Quick guide to the Sea turtles of Mexico – Part 2
Hawksbill turtle Eretmochelys imbricata.
Description: Is one of the smaller sea turtles, the head is narrow and the carapace has over-lapping scutes (scales) present with 4 lateral scute. Flippers have 2 claws and carapace is orange, brown or yellow with a yellow or white plastron. Hatchlings are mostly brown with pale blotches on scutes.
Adults size average: 2.6 feet
Adults weigh average: 176 pounds
Diet: The narrow head and jaws shaped like a beak allow it to get food from crevices in coral reefs. They eat sponges, anemones, squid and shrimp.
Habitat in Mexico: Pacific Ocean, Gulf of Mexico and Caribean Sea.
Nesting: Nest at intervals of 2-4 years. They lay 3 to 5 nests per season, approximately 15 to 20 days apart. Lays an average of 160 eggs per nest. Eggs incubate for about 47-75 days.
Red List of Threatened Species of IUCN Status: Listed as Critically endangered to the extinction and decreasing number of mature individuals.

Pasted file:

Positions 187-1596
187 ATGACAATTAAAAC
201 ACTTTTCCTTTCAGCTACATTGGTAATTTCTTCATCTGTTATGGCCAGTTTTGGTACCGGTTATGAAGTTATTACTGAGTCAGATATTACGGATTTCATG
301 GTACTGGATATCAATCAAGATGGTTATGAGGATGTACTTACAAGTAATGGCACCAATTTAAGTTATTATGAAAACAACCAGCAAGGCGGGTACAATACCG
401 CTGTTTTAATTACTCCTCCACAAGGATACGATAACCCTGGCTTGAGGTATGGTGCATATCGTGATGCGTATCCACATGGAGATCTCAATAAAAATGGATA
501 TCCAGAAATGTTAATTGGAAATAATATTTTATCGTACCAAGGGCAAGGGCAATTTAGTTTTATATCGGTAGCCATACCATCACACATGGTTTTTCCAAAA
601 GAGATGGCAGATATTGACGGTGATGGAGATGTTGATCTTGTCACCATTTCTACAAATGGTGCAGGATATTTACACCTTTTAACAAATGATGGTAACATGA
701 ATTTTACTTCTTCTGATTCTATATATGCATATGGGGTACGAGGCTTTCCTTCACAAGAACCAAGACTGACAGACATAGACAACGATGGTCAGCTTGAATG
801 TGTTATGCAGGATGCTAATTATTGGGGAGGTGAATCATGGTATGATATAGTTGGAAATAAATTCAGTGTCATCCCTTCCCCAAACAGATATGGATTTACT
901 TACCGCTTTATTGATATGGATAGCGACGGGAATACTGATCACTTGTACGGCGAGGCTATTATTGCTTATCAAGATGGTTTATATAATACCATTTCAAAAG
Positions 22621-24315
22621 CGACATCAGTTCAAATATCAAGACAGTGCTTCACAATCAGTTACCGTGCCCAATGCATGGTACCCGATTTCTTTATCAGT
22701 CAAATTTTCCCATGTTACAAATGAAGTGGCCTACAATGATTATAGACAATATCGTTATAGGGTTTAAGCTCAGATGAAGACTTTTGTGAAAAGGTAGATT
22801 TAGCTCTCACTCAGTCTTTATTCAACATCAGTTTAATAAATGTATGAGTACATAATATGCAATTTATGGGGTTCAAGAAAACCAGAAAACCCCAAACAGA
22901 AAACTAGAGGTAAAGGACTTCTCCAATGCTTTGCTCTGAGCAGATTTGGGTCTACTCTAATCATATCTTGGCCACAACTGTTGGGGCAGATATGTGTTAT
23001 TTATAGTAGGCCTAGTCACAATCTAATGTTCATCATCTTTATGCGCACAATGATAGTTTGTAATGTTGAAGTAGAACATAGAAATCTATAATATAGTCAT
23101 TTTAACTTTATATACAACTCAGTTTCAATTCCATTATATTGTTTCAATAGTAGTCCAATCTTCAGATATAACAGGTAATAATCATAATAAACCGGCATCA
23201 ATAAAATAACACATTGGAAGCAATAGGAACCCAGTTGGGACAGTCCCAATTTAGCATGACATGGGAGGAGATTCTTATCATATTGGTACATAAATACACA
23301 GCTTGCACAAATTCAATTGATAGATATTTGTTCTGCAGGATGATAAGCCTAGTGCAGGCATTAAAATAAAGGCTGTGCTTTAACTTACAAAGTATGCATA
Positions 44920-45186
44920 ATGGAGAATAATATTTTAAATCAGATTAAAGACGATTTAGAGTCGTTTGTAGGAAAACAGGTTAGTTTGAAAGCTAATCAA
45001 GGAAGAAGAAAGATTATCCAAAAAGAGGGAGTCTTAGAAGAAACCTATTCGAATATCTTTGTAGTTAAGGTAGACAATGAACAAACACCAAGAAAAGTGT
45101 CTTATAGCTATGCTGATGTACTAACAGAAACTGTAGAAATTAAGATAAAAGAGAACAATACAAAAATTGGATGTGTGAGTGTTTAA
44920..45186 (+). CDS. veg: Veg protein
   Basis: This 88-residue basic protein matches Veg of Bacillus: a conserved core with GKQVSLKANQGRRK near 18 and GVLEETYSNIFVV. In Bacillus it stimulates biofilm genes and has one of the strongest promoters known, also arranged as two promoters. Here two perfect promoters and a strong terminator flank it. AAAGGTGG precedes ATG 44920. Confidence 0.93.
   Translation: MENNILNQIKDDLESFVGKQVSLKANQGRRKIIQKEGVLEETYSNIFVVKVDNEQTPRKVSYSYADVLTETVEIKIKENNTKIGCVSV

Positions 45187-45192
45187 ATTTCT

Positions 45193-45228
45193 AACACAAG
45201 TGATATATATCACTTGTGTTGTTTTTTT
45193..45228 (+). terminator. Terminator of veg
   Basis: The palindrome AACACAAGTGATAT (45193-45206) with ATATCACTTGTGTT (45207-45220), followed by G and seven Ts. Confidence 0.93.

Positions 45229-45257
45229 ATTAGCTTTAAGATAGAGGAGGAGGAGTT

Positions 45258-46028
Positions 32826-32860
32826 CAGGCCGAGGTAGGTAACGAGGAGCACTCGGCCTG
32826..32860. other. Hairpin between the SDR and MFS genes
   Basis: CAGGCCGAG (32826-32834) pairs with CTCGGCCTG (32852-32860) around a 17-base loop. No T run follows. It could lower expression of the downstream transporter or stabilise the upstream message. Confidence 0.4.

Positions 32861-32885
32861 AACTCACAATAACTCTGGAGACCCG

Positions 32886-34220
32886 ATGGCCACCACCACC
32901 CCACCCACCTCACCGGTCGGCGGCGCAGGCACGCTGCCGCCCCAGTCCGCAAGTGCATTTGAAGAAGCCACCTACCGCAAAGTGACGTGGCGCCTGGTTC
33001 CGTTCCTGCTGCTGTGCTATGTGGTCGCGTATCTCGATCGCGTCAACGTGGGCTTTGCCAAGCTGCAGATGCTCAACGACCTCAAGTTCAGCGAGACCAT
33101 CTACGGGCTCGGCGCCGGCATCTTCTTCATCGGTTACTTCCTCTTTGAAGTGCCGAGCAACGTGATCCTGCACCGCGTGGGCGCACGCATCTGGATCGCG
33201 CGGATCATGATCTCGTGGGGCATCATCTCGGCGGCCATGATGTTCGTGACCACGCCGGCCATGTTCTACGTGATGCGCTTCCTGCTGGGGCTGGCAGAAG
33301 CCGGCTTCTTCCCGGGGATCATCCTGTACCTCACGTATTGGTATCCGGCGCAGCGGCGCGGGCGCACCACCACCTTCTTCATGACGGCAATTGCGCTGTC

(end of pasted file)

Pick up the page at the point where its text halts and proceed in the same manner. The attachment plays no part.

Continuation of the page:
Threats to Survival: Recent and historical tortoiseshell trade statistics are key to understanding the enormous and enduring effect that trade has had on hawksbill populations around the world. In some countries the shell is still used to make hair ornaments, jewelry and other decorative items. Others threats are pollution, overfishing and climate change.
Population Estimate: 20,000 – 23,000 nesting females.
- IUCN Red List of Threatened Species
- Sea Turtles guide